type, in fact, is a facet of our True Nature
(more specificexamples follow below).
. As psychologists know, we need an ego to beable to function in the world—it is a useful and necessarystructuring of our soul up until Level 1, at which pointConsciousness/Awareness replaces it. Thus, our egos are notnegative per se! In the Riso-Hudson work, we understand theego, or personality, to be a structure or an imprint, which can belikened to a room. In the Healthy Levels, this room has more andmore transparent walls, allowing our True Nature to shinethrough. As we move down through the Levels, the walls aregetting a little more occluded and it’s harder not only for our TrueNature to shine through, but also for us to see it—our view isgetting a little dimmer. And finally by the bottom of the UnhealthyLevels, the walls are so solid that no light can shine through atall, and we have lost contact with our True Nature. As RussHudson puts it, “The problem isn’t that we have an ego, but thatwe think we are our ego.”
Levels of Development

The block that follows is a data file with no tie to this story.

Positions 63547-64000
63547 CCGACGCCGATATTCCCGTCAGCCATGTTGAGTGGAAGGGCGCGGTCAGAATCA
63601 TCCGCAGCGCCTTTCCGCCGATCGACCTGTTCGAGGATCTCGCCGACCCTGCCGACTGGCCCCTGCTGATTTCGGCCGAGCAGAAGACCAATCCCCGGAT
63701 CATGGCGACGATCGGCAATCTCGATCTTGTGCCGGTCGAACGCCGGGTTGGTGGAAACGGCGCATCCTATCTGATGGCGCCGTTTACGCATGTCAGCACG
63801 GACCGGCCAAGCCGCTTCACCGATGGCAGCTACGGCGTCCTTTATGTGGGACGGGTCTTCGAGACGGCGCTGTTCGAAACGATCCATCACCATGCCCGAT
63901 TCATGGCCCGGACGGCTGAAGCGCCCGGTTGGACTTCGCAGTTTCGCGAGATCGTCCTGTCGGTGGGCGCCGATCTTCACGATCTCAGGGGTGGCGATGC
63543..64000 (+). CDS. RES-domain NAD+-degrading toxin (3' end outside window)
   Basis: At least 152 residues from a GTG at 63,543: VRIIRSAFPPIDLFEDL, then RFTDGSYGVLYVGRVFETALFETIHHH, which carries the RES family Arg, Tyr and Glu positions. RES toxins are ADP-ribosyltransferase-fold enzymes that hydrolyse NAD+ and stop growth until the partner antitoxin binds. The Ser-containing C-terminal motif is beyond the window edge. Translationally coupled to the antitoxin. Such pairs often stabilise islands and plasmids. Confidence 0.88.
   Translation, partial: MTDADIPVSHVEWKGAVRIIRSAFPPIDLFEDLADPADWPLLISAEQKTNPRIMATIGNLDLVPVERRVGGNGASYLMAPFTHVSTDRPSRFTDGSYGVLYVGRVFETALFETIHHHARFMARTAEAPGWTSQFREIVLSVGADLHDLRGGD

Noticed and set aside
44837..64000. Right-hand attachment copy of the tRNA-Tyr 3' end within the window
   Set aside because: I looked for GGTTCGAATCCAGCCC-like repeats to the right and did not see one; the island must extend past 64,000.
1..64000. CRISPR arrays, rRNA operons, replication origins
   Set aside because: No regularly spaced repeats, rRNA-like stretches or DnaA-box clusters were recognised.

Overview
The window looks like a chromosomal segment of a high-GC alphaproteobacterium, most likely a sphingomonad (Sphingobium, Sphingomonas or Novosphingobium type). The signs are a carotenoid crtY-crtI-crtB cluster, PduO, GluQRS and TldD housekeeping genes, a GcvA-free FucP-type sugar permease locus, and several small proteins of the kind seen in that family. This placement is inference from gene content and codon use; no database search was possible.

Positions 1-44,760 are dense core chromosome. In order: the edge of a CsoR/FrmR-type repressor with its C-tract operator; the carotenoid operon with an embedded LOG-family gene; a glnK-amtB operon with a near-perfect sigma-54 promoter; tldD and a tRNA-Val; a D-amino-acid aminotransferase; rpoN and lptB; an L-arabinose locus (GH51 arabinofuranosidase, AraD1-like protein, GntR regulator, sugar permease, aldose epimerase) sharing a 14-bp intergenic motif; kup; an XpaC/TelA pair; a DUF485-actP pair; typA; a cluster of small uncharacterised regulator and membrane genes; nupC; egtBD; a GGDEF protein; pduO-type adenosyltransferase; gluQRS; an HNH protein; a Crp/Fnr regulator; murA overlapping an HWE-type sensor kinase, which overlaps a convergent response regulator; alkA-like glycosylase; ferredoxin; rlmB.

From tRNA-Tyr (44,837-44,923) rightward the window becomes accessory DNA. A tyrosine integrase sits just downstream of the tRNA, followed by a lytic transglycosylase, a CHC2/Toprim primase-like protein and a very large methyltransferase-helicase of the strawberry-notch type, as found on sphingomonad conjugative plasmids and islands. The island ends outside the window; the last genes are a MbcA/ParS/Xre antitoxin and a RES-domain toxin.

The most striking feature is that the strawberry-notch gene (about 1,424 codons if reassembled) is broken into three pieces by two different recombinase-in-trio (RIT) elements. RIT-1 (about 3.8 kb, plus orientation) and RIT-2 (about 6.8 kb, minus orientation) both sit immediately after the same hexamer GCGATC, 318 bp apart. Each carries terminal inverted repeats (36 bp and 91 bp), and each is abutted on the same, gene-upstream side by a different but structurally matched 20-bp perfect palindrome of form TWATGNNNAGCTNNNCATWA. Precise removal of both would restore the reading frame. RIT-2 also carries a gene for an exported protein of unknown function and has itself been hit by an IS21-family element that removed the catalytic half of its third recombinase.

. This refers to the nine Levels of Development, formulated by Don Riso and further developed byRuss Hudson, that describe our capacity to be present and lay outthe path for each type’s development. We each have a center of gravity in the Levels, a comfortable range in which we are used tooperating. At the same time, we can hop up to a higher Level andhave a taste of True Nature, or something can trigger us and wecan drop down momentarily to a much lower Level, but we tendto return to our center of gravity. Major crises can cause us tohave a center of gravity shift downward, away from our TrueNature, and moments of grace and spiritual work can create ashift up in our center of gravity, towards greater Presence.Most of us are operating in the Average Levels (Levels 4-6), butwe like to think of ourselves in the Healthy Levels. Understandingthe Levels explicates how sometimes we have greater choice andflexibility (at a higher Level) and how at other times, we have